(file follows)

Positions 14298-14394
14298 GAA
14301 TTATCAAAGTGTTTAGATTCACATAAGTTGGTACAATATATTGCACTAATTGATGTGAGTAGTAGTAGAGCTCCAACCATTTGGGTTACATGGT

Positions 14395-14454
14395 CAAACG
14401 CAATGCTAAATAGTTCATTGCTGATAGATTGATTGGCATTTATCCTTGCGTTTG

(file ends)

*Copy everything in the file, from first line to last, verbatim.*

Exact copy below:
Positions 14298-14394
14298 GAA
14301 TTATCAAAGTGTTTAGATTCACATAAGTTGGTACAATATATTGCACTAATTGATGTGAGTAGTAGTAGAGCTCCAACCATTTGGGTTACATGGT

Positions 14395-14454
14395 CAAACG
14401 CAATGCTAAATAGTTCATTGCTGATAGATTGATTGGCATTTATCCTTGCGTTTG